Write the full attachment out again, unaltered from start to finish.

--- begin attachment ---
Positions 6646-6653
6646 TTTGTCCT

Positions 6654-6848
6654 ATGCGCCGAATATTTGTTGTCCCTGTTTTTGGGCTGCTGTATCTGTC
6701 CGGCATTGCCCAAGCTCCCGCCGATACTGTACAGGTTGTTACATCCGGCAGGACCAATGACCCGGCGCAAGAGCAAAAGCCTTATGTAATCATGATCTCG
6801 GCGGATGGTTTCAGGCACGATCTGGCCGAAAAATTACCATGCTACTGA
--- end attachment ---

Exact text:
Positions 6646-6653
6646 TTTGTCCT

Positions 6654-6848
6654 ATGCGCCGAATATTTGTTGTCCCTGTTTTTGGGCTGCTGTATCTGTC
6701 CGGCATTGCCCAAGCTCCCGCCGATACTGTACAGGTTGTTACATCCGGCAGGACCAATGACCCGGCGCAAGAGCAAAAGCCTTATGTAATCATGATCTCG
6801 GCGGATGGTTTCAGGCACGATCTGGCCGAAAAATTACCATGCTACTGA